Political leadership, sustainable business
How information can drive transformation for a more sustainable world
The G20 summit in St. Petersburg promises a ‘framework for strong, sustainable and balanced growth’, and few could argue with that. Whether those words would have had the same resonance only five years ago is an intriguing thought, however, for how we view the world has changed radically. Take the word, ‘sustainable’. In the post-financial crisis world the term is omnipresent, sprinkled throughout politicians speeches and splashed across companies’ annual reports. But what does sustainability really mean? And how can we go about building a more sustainable world?
Sustainability does not mean a continuation of the status quo. ‘Earth 2013’ is a world in which the equivalent of 1.5 planets are used up every year. With the UN projecting a global population of between 8.3 and 10.9 million by 2050, the sustainability challenge is only set to increase. Most policy makers now not only accept this, but understand the inevitable consequences of an unsustainable world: climate change, environmental degradation, greater social injustice, and political instability.
While business is unique in its capacity to innovate, stimulate growth and help lift people out of poverty, we must recognise the current situation is largely a consequence of economic activity. Most global economic activity is not the direct result of governments’ actions; it is the result of companies. The building blocks of a truly sustainable economy must therefore be truly sustainable businesses. And that in turn means hardwiring sustainability businesses practices – economic, environmental, social and governance – to business strategies. What the economy needs is for political leaders to influence and legislate in such a way that sustainable business models are actively encouraged – in part through enhancing corporate transparency – but without imposing unnecessary burdens.
It is often said that what is not measured cannot be managed, and what is not managed cannot be changed. It is for this reason that the disclosure of material information about organisations’ performance and impacts – be they on the environment, local communities, suppliers or employees – is a critical step in building a sustainable economy. Through compiling a sustainability report businesses learn more about themselves, such as their socio-environmental footprint and labour standards in their suppliers’ factories. A decade ago this practice was undertaken by a mere handful of pioneers. It is now moving from the minority to the mainstream, with thousands of companies, including over 95% of the largest 250 corporations, producing sustainability reports.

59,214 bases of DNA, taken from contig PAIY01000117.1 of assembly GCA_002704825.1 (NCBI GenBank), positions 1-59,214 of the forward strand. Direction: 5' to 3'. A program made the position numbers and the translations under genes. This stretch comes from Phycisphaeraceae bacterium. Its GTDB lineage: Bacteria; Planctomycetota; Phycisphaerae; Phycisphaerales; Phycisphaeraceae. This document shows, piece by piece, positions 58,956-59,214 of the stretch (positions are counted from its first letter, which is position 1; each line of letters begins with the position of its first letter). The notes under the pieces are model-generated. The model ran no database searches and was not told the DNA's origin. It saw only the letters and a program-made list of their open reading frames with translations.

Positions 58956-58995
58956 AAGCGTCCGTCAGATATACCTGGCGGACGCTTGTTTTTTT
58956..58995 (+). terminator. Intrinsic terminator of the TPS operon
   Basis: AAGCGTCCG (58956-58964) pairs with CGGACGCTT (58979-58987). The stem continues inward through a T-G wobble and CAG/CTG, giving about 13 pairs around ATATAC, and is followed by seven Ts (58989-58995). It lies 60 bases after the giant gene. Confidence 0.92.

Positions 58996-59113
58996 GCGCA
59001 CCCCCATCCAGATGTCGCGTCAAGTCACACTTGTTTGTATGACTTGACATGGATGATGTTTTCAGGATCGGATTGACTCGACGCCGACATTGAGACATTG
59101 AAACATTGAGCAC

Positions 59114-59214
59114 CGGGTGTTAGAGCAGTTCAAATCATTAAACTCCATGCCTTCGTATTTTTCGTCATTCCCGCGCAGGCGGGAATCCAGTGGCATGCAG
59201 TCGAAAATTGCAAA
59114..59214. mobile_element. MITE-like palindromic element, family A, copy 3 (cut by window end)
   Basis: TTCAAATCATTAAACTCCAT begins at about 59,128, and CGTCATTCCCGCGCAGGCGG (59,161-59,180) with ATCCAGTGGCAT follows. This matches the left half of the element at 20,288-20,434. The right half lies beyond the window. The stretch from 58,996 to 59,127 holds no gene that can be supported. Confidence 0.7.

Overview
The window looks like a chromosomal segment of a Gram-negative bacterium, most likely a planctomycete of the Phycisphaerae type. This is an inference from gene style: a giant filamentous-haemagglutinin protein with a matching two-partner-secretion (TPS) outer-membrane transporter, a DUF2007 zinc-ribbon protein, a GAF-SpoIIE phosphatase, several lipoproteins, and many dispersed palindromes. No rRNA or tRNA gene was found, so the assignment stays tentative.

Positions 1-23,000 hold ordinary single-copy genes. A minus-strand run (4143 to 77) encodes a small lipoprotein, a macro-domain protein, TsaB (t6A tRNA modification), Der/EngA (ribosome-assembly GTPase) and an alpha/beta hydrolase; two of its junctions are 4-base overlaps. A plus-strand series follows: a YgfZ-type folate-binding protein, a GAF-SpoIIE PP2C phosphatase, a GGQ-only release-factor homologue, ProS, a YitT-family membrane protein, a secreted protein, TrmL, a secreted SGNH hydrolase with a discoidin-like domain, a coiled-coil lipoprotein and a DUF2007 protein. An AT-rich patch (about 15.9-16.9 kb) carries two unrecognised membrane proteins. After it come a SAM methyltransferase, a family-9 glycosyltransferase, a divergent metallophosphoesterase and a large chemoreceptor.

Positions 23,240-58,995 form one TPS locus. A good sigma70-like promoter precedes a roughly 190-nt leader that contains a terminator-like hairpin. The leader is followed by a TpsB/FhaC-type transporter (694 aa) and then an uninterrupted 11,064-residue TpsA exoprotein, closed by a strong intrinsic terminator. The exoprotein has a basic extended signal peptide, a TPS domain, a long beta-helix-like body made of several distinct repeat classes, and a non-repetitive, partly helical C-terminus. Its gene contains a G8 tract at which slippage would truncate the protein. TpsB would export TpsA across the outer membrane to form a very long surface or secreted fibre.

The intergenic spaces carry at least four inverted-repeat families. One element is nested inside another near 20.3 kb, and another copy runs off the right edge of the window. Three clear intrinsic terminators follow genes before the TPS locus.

Information about sustainability performance and impacts is not only useful to the organisation in question or consumers demanding transparency; it is also vital to meet the demands of markets. If 2008 taught us one lesson it is that we need more sophisticated means to identify risk. The right people need the right data.
Traditional financial disclosures offer little more than a superficial snapshot of a company’s present. Sustainability reporting goes much further, providing businesses and investors with a comprehensive three-dimensional picture of how sustainable a company’s business model really is. No surprise therefore that investors’ demand for sustainability information has led to its inclusion on electronic trading platforms.
And what if a business decides against full disclosure? Well their company name will be in the n/a category. Not applicable. Not accountable. Subtext: not a business to invest in.
So how can world leaders meeting this September in Russia’s capital of culture help create a culture of sustainability? Several governments such as in Denmark, together with stock exchanges such as BM&F Bovespa, have opted for a ‘Report or Explain’ approach, meaning that companies are required to publish a sustainability report, or if not, declare publicly why not.
These measures have been widely embraced by business, who now see it as an opportunity, not a threat, improving competitiveness, efficiency and driving innovation – demonstration that while there is no lever that leaders can pull to make business sustainable overnight, they can help to set the tone and tenor of debates, and introduce smart, flexible legislation.
The importance of corporate sustainability reporting was recognised by governments and business alike at Rio+20 last year, and acknowledged in paragraph 47 of the outcome document, and through the formation of the ‘Friends of Paragraph 47’ group – founded to advance an international culture of corporate transparency and accountability.
Another important way to help create a more sustainable global economy is by recognising the importance of sustainability reporting as a means to achieve the post-2015 sustainable development goals.
2008 taught us that short-term thinking only leads to long-standing problems.
There is no better time than the G20 summit for world leaders to demonstrate that they have learnt the lessons of the past.